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By now, most people are aware of the important role for vaccination in addressing the COVID-19 pandemic. Because this is a new virus, we do not have a vaccine to protect against it. And, while many scientists and companies around the globe have started to work on vaccine development, estimates suggest that the shortest timeframe for having a vaccine is next year. This has left many wondering, “Why will it take so long?”
To get a better sense of why it will take time — and why an estimate of one year is optimistic — it is useful to start with a discussion about how vaccines are made and how long it takes under normal circumstances, before looking at what will change because we are in the midst of a public health emergency and what that means for individuals and families.
Making vaccines under normal circumstances: The process and the timeline
Because vaccines are given to healthy people, they are among the best studied products available. Typically, vaccine development starts not at companies but rather in university labs, where scientists identify what type of vaccine they are interested in creating and what type of animal model will be useful for evaluating it. Animals, when infected, develop immune responses similar to people. Animal models are not perfect, but they offer an opportunity to study a vaccine candidate before it is given to people; these are called “proof-of-concept” studies. To learn more about working with animals in vaccine research, watch this short video.
With a candidate vaccine and some positive results in animals, vaccine development typically moves to a company. The potential vaccine goes through several phases of trials that include increasingly larger numbers of people. All phases carefully monitor vaccine safety, but as the studies progress, they move from evaluating immunogenicity, meaning the ability to generate an immune response in recipients, to efficacy, meaning the ability to protect recipients from infection. To find out more about these different stages of vaccine trials, visit the Vaccine Education Center’s (VEC’s) webpage, “Making Vaccines: Process of Vaccine Development.”
By the time these studies are done, tens to hundreds of thousands of people may have been inoculated with the vaccine. These studies can take 10 to 20 years or more to complete.
Making vaccines during a public health emergency
Obviously, during a public health emergency, we cannot wait for 10 to 20 years, so how does the process change?
First, in an emergency, it is likely that more resources will be put toward the project, so more scientists are able to work on developing a vaccine. For example, more than 70 companies are working on a COVID-19 vaccine, whereas under normal circumstances, fewer than five — and, often only one or two — companies are working on developing any particular vaccine. This means that all of those working on vaccine development can benefit from the findings of their competitors. This builds the knowledge base more quickly.
Second, researchers are able to work together with fewer barriers. For example, in the current COVID-19 pandemic, the World Health Organization (WHO) is overseeing an international randomized controlled trial in which candidate vaccines can be compared with a single placebo, or control, group. The plan is also written in a way that candidate vaccines can start being tested at different times, and data can be compared. In this way, the trial can help increase scientific rigor and efficient use of resources.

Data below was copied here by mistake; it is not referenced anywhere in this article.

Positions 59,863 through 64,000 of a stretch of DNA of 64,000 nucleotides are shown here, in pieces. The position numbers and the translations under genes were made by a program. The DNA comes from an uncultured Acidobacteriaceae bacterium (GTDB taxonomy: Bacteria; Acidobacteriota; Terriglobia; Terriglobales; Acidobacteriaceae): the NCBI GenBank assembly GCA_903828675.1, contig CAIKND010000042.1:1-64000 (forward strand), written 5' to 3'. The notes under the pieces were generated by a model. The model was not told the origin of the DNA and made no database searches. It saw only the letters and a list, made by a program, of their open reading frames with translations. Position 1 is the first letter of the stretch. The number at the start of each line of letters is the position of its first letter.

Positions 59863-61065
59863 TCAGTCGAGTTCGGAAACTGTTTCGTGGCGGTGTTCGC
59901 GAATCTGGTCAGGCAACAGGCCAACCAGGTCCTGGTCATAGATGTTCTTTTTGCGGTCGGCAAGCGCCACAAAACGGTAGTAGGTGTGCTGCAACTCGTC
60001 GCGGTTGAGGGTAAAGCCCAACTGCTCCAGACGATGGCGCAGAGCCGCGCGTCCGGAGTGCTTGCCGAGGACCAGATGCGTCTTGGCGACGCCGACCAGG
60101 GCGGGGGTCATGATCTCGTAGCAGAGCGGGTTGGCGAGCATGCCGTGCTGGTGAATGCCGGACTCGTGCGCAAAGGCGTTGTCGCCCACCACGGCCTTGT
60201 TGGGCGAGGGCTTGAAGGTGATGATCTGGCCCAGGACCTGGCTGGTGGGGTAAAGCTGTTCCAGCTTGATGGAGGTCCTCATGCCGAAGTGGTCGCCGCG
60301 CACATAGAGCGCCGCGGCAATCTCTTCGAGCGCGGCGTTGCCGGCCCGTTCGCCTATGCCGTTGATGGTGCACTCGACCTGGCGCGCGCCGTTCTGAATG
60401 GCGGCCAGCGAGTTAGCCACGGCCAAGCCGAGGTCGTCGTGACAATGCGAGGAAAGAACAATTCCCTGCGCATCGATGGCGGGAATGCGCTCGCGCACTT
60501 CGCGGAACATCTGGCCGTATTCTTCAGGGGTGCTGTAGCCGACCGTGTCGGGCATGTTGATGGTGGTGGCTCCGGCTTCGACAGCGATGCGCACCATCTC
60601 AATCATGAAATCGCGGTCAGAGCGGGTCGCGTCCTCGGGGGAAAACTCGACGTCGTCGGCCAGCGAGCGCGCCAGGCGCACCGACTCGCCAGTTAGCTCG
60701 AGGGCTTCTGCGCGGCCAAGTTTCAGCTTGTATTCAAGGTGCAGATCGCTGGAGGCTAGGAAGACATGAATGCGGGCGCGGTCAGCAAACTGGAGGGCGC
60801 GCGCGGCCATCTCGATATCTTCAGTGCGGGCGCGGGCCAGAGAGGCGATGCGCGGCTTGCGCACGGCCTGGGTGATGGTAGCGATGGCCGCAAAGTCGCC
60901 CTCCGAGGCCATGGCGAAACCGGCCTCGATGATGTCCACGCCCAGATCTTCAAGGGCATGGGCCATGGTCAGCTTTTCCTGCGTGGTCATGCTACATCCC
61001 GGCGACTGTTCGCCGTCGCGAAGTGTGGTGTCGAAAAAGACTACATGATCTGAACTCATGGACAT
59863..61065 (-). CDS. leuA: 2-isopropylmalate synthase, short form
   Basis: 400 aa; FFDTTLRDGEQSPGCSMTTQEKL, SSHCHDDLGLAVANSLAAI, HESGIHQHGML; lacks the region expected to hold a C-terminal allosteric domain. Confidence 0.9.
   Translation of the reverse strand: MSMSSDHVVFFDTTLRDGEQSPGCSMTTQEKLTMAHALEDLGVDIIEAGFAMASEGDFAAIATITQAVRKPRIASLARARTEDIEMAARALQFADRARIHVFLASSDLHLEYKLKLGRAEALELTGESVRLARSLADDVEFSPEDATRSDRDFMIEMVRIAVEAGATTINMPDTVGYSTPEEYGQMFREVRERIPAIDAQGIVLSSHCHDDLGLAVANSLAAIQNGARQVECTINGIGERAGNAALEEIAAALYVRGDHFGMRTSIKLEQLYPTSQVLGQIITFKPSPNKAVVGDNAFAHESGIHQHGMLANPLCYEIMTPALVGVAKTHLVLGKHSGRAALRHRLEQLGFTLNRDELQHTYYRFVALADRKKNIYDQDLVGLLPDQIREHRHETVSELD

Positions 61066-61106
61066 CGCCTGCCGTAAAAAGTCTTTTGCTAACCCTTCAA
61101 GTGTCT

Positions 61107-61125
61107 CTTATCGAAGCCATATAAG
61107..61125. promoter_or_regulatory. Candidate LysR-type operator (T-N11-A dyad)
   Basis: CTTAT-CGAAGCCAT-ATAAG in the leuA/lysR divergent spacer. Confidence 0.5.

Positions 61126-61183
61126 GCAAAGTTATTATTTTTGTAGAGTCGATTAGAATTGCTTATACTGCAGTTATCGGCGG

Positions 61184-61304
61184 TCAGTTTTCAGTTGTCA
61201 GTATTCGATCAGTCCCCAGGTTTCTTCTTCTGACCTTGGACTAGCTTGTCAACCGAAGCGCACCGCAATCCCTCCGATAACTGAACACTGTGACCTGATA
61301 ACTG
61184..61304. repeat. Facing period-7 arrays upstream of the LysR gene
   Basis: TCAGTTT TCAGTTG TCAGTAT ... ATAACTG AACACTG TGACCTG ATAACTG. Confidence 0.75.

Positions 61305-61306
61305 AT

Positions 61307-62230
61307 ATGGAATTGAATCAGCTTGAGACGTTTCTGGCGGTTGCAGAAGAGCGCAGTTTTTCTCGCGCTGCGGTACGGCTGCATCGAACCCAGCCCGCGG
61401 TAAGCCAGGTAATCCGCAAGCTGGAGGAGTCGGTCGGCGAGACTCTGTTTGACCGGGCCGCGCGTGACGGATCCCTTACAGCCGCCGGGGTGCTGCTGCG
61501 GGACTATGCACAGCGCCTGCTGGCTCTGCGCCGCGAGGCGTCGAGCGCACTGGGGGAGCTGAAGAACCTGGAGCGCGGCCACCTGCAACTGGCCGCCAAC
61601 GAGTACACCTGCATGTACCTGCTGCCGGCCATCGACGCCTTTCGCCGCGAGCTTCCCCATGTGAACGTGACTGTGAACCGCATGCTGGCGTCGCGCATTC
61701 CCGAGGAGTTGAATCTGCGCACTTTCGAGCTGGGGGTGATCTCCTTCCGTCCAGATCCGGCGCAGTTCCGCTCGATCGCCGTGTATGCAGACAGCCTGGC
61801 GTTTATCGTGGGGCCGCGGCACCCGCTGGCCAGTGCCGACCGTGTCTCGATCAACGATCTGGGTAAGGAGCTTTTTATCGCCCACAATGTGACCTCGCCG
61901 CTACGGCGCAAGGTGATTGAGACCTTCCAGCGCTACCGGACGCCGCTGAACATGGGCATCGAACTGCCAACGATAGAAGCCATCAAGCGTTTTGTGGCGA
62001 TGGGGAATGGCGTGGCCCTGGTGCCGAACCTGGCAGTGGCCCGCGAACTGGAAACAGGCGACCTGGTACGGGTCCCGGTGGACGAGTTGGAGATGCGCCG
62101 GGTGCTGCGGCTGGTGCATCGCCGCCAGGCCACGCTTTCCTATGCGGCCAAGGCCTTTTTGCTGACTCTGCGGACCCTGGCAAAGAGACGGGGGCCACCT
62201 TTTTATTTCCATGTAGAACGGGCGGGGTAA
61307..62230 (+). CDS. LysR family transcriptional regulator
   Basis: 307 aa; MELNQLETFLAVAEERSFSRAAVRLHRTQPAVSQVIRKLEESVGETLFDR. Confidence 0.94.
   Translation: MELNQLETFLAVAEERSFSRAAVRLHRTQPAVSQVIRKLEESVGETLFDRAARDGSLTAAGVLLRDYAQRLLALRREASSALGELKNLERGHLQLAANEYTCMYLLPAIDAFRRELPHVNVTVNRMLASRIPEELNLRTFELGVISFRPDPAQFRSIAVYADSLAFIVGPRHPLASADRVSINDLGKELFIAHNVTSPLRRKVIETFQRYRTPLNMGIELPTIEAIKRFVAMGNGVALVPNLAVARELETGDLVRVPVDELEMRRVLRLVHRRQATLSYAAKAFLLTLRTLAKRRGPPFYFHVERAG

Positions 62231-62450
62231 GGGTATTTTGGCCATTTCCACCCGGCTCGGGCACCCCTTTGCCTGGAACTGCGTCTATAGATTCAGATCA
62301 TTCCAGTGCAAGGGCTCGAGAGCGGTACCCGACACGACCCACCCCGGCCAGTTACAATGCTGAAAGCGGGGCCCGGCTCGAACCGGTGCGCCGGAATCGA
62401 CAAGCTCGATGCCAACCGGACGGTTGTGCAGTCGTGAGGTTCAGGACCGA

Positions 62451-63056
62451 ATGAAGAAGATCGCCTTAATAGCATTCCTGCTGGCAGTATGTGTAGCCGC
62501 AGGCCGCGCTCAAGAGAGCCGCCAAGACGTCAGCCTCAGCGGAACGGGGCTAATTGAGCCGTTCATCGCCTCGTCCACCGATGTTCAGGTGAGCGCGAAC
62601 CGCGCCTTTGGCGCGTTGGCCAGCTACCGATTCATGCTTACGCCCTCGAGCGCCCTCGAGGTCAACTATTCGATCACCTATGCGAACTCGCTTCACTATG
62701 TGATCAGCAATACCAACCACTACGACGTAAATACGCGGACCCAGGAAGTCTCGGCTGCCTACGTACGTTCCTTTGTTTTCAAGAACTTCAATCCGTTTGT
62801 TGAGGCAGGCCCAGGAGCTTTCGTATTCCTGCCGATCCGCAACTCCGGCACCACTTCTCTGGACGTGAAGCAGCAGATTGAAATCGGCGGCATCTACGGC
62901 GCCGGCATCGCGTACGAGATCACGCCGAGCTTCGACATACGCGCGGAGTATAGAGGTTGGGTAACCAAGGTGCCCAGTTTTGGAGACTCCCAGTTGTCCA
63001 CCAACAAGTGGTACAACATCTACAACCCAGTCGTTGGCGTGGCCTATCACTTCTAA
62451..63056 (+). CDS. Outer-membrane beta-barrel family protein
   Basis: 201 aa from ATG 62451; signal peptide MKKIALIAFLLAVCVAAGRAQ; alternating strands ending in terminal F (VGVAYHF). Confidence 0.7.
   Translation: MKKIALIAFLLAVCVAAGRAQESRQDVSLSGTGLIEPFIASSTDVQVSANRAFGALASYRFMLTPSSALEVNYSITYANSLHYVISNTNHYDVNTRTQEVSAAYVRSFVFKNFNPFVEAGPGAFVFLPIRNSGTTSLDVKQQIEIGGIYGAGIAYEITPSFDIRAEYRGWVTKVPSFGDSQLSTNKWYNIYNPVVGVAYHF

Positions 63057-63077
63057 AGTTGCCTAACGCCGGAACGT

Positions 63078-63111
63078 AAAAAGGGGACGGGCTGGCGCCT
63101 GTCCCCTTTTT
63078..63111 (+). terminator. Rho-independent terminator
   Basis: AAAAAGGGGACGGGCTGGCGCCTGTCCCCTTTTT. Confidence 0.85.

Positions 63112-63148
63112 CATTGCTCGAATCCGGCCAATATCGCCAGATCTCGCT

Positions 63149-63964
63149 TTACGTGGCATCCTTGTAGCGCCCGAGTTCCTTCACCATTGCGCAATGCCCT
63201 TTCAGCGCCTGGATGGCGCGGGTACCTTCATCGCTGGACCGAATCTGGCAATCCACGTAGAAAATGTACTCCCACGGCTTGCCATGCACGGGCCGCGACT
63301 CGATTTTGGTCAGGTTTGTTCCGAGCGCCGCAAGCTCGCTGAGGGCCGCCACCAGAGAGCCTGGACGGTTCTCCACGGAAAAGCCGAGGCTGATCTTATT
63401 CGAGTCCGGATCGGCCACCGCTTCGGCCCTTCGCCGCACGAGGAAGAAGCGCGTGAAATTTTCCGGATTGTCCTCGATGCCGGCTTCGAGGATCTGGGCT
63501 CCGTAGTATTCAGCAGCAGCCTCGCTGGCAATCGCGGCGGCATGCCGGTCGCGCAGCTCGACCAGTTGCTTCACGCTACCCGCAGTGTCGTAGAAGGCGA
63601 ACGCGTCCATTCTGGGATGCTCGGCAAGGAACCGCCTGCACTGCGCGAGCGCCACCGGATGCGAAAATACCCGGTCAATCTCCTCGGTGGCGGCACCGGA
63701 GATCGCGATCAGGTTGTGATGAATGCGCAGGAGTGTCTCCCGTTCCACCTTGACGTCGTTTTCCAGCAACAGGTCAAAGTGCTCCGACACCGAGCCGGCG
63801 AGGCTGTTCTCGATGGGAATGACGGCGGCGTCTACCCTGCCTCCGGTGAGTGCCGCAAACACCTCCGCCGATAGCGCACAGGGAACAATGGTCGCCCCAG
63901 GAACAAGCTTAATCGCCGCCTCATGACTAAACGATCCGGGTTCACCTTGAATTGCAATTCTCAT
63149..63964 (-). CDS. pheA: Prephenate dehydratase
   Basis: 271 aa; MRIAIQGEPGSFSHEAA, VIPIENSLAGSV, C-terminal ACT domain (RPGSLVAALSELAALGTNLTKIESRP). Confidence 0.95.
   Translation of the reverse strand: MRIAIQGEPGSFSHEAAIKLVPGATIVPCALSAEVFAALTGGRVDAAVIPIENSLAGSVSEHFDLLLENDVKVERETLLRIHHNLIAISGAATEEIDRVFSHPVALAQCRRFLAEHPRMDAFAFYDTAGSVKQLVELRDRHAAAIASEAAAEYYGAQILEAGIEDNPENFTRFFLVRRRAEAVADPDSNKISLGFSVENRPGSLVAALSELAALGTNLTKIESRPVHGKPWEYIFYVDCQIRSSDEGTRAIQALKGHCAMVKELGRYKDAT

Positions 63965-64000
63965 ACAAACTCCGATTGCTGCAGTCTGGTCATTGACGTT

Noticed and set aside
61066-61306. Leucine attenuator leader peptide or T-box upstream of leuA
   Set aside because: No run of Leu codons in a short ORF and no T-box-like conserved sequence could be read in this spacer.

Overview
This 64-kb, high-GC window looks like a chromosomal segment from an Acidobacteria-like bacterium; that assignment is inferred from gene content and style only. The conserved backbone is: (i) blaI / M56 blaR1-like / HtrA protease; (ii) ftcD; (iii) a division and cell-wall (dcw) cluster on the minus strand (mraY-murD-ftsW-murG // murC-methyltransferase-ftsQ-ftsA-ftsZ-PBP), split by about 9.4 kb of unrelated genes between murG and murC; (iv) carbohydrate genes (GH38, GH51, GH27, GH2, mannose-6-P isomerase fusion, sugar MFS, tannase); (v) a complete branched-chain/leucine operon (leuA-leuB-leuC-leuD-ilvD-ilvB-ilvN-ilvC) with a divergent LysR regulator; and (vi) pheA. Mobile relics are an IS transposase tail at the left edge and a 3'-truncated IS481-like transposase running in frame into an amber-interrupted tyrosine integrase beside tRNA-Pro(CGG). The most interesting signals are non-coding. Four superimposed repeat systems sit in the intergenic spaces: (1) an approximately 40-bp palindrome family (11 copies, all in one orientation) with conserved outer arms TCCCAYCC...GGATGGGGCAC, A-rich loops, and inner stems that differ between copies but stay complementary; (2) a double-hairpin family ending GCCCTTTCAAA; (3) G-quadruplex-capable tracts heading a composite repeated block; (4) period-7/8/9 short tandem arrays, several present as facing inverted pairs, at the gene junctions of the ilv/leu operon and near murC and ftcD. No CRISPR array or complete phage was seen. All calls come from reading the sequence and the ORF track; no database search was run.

Third, normal processes are likely to be altered as well. This can include eliminating animal model studies, reducing the number of study participants at each phase, and shortening the timeline for monitoring results.
What does this mean for me and my family?
While people are anxious to resume regular activities, it is important that any vaccine against COVID-19 is safe and effective. Therefore, it is important to monitor what is happening with vaccine development, but it will be even more important for public health officials to clearly communicate what is known about any new COVID-19 vaccine in terms of how well it works and its possible side effects.
Likewise, other factors will also be important at that time. People will need to evaluate whether the disease is spreading in their area, whether they have immunity as a result of previous illness, what is known about how long immunity lasts, and whether a certain level of immunity is needed for protection.
With all of this information, public health officials will likely make vaccine recommendations, and families, in consultation with their healthcare providers, will need to decide the relative risks and benefits of being vaccinated.
Resources for more information
- Making Vaccines: Process of Vaccine Development, VEC webpage
- The Challenging Path to a COVID-19 Vaccine, Director of the VEC, Dr. Paul Offit, discussed COVID-19 vaccine development on Science Friday
- Update on WHO Solidarity Trial — Accelerating a safe and effective COVID-19 vaccine, WHO webpage
- Vaccine Testing and the Approval Process, Centers for Disease Control and Prevention (CDC) webpage
Materials in this section are updated as new information and vaccines become available. The Vaccine Education Center staff regularly reviews materials for accuracy.
You should not consider the information in this site to be specific, professional medical advice for your personal health or for your family's personal health. You should not use it to replace any relationship with a physician or other qualified healthcare professional. For medical concerns, including decisions about vaccinations, medications and other treatments, you should always consult your physician or, in serious cases, seek immediate assistance from emergency personnel.